Riveting Reads with Resilient Female Heroines
Ever since I was a little girl, I have been inspired by books about fierce female heorines who bravely fight battles and courageously overcome any obstacles that they encounter. It seems as if these fictional female characters encourage me to work through my own challenages that I face in my daily life. As I read brillant books with determined and daring female characters, my ability to work through problems that I encounter at school, work or in my personal life is truly affected. I feel as though I have embodied the characteristics of these female heroines that I admire, and that they have made me a stronger and more resilent woman. Below, I have provided reviews of wonderful books about admirable, female heorines who refuse to give up despite their unfortunate situations that are definitely worth reading.
1.) Joyce Carol Oates’s The Accursed:
Called “an EERIE and UNFORGETTABLE story” by the New York Review of Books, Joyce Carol Oate’s The Accursed is truly a work of Gothic fiction replete with horror, romance, and the supernatural. The typical 18th century Gothic plot of a new and naïve young bride riding off with a mysterious, evil man who is not her husband at first did not seem that appealing to me. I thought it was strange that Oates who usually crafts complex novels that weave in modern day issues would write a stereotypical Gothic novel. Of course knowing her knack for creating compelling stories that are seeping with hot button issues, I continued to read on and learned that The Accursed was not a simply paying homage to Gothic novels of the 18th century. Oates, who has taught at Princeton University since 1978, resourcefully used her own New Jersey college town as the place for her ghost story and does not leave out the issues that actually haunt her town today. Her 600-plus page sticks to the roots of Gothic novel storyline with its enthralling themes of possession, power, and loss but is entirely relevant to the terror that still exists in today’s world with salient allusions to racism and feminism. As always Oates work is exceptional with its strong psychological insight and its stirring supernatural elements that will seduce you quicker than a hot male demon.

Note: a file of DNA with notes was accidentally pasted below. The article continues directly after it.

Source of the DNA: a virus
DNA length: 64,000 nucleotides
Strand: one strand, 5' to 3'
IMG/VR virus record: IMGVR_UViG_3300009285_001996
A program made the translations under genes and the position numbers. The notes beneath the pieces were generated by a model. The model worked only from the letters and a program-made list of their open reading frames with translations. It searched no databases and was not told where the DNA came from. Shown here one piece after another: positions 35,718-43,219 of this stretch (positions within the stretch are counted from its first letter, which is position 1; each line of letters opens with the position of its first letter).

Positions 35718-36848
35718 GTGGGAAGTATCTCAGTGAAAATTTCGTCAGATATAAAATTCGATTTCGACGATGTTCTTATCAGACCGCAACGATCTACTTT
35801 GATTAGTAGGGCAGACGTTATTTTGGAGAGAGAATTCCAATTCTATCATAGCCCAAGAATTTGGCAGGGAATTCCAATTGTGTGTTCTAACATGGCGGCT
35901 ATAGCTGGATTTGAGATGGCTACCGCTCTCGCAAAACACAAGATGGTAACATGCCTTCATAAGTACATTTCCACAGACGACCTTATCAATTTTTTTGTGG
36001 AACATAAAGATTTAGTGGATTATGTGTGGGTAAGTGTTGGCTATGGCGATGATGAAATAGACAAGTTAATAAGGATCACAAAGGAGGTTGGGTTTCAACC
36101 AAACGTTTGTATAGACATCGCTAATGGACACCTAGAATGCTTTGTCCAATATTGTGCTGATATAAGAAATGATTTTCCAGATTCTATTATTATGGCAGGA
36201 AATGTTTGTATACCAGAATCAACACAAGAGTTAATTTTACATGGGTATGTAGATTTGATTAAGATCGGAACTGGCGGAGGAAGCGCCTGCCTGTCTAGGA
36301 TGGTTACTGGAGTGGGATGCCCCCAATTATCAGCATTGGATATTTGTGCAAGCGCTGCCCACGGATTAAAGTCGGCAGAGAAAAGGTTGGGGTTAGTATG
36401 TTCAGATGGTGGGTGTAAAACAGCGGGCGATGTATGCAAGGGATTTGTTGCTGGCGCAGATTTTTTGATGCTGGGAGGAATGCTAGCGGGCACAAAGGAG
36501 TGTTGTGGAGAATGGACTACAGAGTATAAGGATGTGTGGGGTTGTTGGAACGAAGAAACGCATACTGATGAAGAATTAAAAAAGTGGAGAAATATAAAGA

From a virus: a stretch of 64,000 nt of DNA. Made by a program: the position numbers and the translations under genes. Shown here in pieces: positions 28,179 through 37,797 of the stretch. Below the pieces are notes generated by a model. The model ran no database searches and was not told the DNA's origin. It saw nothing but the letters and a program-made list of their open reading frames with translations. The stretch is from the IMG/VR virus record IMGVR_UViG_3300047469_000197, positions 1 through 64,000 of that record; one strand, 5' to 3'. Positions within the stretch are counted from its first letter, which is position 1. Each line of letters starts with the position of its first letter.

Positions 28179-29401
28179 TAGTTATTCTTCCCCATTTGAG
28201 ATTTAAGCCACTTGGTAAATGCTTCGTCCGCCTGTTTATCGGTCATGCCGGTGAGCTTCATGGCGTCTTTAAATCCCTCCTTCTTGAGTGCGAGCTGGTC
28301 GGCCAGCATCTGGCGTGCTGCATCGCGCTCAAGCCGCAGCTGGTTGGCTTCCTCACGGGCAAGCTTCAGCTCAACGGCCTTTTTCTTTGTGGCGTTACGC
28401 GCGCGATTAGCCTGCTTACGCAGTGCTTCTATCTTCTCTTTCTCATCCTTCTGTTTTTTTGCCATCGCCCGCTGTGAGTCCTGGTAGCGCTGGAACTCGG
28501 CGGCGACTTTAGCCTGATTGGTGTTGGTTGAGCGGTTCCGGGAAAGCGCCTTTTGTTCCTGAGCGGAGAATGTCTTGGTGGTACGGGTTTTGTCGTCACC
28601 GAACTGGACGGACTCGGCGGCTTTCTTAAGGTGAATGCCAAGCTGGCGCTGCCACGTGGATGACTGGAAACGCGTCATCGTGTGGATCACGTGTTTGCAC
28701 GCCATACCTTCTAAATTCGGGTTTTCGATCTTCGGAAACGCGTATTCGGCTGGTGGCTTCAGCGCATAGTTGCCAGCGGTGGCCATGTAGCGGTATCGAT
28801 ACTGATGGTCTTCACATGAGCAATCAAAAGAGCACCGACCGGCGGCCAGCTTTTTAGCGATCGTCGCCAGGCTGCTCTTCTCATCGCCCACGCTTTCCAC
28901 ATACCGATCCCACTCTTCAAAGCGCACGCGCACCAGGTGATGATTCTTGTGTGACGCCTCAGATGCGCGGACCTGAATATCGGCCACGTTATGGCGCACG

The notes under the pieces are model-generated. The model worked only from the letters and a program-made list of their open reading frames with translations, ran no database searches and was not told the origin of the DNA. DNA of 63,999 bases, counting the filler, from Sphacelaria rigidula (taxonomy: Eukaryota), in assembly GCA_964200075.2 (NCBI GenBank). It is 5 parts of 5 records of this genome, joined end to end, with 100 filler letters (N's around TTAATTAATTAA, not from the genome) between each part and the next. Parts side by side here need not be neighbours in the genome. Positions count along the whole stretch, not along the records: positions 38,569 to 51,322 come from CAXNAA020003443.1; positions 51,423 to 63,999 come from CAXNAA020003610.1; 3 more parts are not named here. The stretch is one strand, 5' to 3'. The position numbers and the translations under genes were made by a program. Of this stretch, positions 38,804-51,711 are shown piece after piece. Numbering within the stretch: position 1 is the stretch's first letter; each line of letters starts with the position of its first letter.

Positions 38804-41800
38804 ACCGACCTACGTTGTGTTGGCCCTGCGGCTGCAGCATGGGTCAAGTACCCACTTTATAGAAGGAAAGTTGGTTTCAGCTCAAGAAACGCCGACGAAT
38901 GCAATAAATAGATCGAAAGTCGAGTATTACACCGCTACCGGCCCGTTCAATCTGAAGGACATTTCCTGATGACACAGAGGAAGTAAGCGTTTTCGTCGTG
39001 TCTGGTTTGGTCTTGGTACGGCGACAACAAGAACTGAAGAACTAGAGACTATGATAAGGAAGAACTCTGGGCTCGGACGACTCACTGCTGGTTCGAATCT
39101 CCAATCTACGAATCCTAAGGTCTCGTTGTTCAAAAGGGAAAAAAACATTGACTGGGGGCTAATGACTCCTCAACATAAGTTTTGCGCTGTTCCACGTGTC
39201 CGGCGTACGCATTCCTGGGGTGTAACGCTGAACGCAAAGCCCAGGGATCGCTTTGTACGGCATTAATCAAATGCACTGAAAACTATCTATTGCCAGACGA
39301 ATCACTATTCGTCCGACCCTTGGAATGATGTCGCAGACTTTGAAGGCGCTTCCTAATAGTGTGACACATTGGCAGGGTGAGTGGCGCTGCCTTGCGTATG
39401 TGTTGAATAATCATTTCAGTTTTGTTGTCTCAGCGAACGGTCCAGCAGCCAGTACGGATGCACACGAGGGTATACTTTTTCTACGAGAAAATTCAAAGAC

2.) Adriana Trigiani’s The Shoemaker’s Wife:
A novel with love, family, war, loss, betrayal, and risk at its base practically equals an enticing summer read. The award-winning playwright, television writer, and documentary filmmaker Andriana Trigiani’s The Shoemaker’s Wife. The two main character’s Ciro and Enza have a momentary but powerful connection in the picturesque Italian Alps that they call home. Do not be fooled by title of The Shoemaker’s Wife and think that the female heroine is a dependent wife defined by her husband’s career. Trigiani’s Enza is utterly bereft of a companion and must gather the strength to build a life without her shoemaker. Despite moments of heartbreak, loss, and betrayal, Trigiana’s tale is heartwarming. At the end, of her novel I was even literally warmed up by her delectable recipes for treats such as Pot De Crème and Gnocchi di Patate that were referenced in the novel.
3.) Wendy Lawless’s Chanel Bonfire